Any organization that wants to excel in Supply Management today needs to master the three Ts:
- Transition, and
Yes, SI is using talent instead of people and transition instead of process because PPT has been failing us for years. (Which is not surprising considering that death by PowerPoinT is a leading cause of corporate suicide.) Supply Management is not a function where HR can fill a room full of warm bodies and get results. Some organizations still think so (as illustrated by the fact that a few organizations have approached consultancies looking to expand their global supply management organizations by 200 overnight), but it’s not the case. The people need to be talented and that talent needs to be managed. This is an issue that has been discussed a lot recently on SI and will be discussed more in the months to come.
In addition, Supply Management is not a function where Operations can just take some random processes from a best-in-class competitor and treat them as gospel. The reality is that every organization is different, and every process will need to be customized, or transitioned, to fit the Supply Management organization before any results will be obtained. Similarly, supply chains are fluid and organizations need to adapt to unexpected changes that will continually arise. As a result, the processes will have to be fluid and capable of being transitioned to accommodate new suppliers, distributors, distribution methods, and requirements. This is an issue that will be taken up more in months to come as SI renews its discussion of Your Next Level Supply Management Journey, which will be the topic of an SI white-paper that will be released in March.
However, the technology element hasn’t changed. The reason — the average organization still hasn’t adopted modern technology, including half of the must-have solutions SI identified in its recent white-paper on the Top 10 Technologies for Supply Management Savings Today (minimal registration is required). When the first pieces of feedback is that “we don’t have the top four technologies on this list”, that’s not a good sign. Especially since all of these technologies have been out there for at least ten years! It’s true that a few of them were not user friendly until about five years ago, but that still shows the burning need for modern technology in an average Supply Management organization. (Especially since SI has not addressed the Top 10 Supply Management Technologies an average Supply Management organization will need tomorrow — which is much closer than any organization will want to believe. The King may have proclaimed that tomorrow never comes back in 1971 when he sang the words of Ernest Tubb, but that was another time and another place.)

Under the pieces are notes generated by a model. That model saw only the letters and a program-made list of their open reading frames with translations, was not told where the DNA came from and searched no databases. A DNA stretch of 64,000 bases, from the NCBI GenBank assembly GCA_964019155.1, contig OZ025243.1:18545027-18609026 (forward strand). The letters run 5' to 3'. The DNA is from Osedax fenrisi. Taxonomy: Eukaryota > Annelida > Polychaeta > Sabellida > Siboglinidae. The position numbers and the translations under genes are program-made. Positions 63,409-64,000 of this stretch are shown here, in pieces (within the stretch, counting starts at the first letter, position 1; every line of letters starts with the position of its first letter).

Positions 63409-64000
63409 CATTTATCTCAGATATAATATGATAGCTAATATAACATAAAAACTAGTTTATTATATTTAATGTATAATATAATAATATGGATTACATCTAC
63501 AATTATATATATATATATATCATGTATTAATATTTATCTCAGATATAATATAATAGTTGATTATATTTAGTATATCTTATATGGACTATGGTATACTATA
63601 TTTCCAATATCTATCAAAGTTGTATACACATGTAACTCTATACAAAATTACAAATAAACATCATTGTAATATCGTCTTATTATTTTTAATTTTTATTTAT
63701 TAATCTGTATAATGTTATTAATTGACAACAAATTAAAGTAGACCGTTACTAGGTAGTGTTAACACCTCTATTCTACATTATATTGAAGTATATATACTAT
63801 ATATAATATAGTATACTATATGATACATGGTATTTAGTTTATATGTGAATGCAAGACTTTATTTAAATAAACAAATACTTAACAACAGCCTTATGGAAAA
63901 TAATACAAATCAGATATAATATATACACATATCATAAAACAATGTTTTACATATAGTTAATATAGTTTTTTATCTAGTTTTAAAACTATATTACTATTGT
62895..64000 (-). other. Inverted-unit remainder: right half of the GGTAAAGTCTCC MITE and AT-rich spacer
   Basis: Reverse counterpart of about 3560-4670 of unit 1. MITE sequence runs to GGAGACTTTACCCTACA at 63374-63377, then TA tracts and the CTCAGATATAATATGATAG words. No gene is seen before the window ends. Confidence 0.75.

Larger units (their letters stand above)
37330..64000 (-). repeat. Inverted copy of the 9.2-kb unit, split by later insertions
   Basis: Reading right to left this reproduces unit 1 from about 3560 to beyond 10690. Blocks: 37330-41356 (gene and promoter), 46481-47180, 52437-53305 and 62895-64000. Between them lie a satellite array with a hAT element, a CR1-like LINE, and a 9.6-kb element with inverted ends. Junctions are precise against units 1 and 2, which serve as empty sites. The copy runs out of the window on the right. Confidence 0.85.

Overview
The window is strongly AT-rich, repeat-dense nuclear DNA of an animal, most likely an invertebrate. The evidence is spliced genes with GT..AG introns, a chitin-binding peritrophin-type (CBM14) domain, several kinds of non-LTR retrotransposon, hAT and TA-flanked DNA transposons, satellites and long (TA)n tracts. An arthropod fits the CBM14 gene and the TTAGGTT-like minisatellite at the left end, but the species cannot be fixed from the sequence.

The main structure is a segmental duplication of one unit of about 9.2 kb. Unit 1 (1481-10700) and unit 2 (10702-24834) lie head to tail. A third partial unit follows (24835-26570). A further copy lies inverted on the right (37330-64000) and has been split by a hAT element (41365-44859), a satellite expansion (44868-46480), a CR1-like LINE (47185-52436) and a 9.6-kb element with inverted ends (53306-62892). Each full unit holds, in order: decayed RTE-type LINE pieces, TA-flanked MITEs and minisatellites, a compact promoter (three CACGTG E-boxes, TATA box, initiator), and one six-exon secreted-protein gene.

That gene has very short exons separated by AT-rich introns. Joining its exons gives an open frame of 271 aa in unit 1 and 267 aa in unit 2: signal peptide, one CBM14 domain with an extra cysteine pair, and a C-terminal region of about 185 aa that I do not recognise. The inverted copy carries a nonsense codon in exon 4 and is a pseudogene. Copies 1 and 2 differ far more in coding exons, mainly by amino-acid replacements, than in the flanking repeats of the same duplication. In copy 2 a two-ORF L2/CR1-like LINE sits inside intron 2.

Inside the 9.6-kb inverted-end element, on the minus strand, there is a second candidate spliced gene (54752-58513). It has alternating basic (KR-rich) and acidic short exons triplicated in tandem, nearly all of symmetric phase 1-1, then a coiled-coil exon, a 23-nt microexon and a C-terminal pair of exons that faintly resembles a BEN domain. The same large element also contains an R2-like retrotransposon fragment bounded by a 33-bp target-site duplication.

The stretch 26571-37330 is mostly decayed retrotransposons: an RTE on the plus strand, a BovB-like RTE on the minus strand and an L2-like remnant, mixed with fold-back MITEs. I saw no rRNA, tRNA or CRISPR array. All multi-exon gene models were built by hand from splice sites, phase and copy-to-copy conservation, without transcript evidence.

So what can we do? Certainly a focus on adoption, which includes usability, training, and incentive will help. But is that all? Needless to say this conundrum drew my attention to a recent article over on Chief Executive on Seven Strategies for Driving Technological Advances because any piece of advice that can help spur technology adoption is useful.
Chief Executive had the following pieces of advice:
- Be a student of technology best practices.
- Connect weekly with the CIO.
- Encourage constant learning in the IT Department.
- Communicate and share best practices through technology.
- Think benefits, not features.
- Prepare to invest.
- Establish meaningful metrics for your CIO and yourself.
So how good is this advice for Supply Management? That will be the subject of SIs next post.